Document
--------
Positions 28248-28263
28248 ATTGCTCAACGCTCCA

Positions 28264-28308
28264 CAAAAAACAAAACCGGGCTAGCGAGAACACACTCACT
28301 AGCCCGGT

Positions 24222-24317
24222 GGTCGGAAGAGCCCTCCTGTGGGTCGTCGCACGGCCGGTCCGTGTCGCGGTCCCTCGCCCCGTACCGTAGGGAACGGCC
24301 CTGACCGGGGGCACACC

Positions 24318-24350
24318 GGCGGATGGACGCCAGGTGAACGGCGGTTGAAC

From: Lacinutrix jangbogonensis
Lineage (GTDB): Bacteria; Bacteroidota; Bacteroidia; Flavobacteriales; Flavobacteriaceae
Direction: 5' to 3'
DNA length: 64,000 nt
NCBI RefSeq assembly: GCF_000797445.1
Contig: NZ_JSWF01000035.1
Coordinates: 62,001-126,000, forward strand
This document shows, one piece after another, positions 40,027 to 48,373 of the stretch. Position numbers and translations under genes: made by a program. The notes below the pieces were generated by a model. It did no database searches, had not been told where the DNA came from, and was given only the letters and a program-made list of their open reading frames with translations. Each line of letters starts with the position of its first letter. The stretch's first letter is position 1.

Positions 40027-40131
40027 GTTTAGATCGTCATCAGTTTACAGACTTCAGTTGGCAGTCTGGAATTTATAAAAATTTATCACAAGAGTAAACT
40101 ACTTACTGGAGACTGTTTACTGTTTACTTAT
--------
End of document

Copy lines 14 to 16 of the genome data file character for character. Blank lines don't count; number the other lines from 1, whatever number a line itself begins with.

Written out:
DNA length: 64,000 nt
NCBI RefSeq assembly: GCF_000797445.1
Contig: NZ_JSWF01000035.1